Vaughn Hadenfeldt, 55, is the founder and proprietor of Far Out Expeditions, based in Bluff, Utah.His
job involves taking clients to ruins and rock-art sites that he
has already scouted.
couldn't resist exclaiming, "I saw it too!"
That morning, with only daypacks, Vaughn
and I set out, each on our own loop, for what would turn out to be eight-hour excursions among the canyon bends and alcoves, while Greg stayed closer to camp, composing camera portraits of this extremely photogenic stretch of Comb Ridge.
At camp, I swapped discoveries with Vaughn
, who had just arrived, red-faced and tired.On an equally demanding loop downstream to the north, he
too had found marvels of rock art, including one crowded frieze of petroglyphs,perhaps a hundred different figures,25 feet (8 meters) up a vertical cliff where the ground on which the artists once stood had eroded over the ages, stranding the panel in thin air.
Greg fell awkwardly and screamed in pain; Vaughn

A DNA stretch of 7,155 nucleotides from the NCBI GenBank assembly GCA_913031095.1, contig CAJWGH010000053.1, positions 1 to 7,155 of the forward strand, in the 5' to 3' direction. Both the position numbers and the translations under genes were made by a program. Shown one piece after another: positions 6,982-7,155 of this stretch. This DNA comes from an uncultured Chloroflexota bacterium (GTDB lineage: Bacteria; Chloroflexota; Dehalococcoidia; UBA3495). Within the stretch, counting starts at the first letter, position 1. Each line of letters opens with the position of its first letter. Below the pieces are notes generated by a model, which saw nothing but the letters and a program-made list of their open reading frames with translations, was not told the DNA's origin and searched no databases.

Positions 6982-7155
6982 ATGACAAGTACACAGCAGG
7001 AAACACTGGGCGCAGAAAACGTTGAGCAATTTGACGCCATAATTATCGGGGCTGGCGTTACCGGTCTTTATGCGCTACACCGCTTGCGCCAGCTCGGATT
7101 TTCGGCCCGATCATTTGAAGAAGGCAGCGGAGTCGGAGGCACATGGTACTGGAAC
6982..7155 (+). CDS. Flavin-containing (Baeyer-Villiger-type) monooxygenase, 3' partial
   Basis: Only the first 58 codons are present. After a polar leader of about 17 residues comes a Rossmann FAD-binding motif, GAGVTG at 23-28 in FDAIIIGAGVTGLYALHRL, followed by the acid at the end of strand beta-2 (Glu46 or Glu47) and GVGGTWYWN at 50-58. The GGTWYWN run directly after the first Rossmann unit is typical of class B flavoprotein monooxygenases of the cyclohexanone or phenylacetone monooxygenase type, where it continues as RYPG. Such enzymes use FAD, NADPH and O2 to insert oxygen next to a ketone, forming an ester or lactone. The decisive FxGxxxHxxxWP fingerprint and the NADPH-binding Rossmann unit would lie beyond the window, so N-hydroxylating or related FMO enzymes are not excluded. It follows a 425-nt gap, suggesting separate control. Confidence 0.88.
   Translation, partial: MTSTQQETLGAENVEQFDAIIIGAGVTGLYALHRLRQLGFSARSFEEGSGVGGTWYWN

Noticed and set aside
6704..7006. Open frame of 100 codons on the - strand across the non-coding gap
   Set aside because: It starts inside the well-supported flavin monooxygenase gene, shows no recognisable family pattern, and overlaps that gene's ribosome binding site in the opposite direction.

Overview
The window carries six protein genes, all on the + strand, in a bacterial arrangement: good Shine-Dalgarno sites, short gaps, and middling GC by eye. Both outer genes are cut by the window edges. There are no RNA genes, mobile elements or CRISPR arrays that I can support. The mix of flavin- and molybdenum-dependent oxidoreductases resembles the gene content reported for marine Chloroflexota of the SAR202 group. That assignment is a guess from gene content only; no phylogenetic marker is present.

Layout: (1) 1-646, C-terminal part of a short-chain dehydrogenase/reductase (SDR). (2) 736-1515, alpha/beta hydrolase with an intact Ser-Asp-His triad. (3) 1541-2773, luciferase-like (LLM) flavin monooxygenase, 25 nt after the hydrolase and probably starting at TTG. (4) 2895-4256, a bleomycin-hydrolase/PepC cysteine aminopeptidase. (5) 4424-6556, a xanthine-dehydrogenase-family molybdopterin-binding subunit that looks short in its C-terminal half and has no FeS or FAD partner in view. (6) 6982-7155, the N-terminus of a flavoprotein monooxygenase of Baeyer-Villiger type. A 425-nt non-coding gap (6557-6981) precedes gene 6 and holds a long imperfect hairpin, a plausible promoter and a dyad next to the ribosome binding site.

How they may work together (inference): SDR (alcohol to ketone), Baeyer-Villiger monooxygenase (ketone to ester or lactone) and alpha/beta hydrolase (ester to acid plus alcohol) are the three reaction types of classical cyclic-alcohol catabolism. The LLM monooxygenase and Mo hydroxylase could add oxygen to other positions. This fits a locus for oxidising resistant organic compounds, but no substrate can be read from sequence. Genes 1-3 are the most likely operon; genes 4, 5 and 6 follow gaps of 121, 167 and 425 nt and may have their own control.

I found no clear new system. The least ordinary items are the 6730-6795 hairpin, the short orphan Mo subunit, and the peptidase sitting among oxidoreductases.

and I hurried to his
and I have to hike out to the nearest road, half a day away, flag down a car, and arrange for a helicopter rescue?Could this casual mishap spell failure for our entire expedition? Vaughn
fished out his medical kit and gave Greg 800 milligrams of ibuprofen.
and I would surge ahead, then stop and wait for our gimpy companion.
, for one, had wanted to climb it for at least 20 years.Though its summit, at a mere 5,111 feet (1,558 meters)above sea level, is not even close to the highest point on Comb Ridge, the Mule Ear soars above its neighboring crests and is the most spectacular of all the "teeth" on the 120-mile-long (193-kilometer-long) massif.
Now, with Greg limping behind, we made our way slowly up toward that graceful spire.When we had almost reached its base, Vaughn
, in the lead, rounded a small extrusion in the sandstone and nearly ran smack into a desert bighorn sheep.Only seven or eight yards (six or seven meters) away, the animal,a mature male with a full curl to its horns,jerked his
head up in fright and bounded downhill.We watched as it clattered expertly across the slickrock and, in a matter of seconds, disappeared from view. Vaughn
could not contain his
murmurs of surprise and joy.An erstwhile hunter of deer and elk, he
had stopped going after big game many years ago, but still loved nothing more than watching animals in the wild.
and I headed back to camp, Greg devoted hours to the effort, circling far afield to scramble down to the Chinle itself, then scouting a route up to the secretive buildings.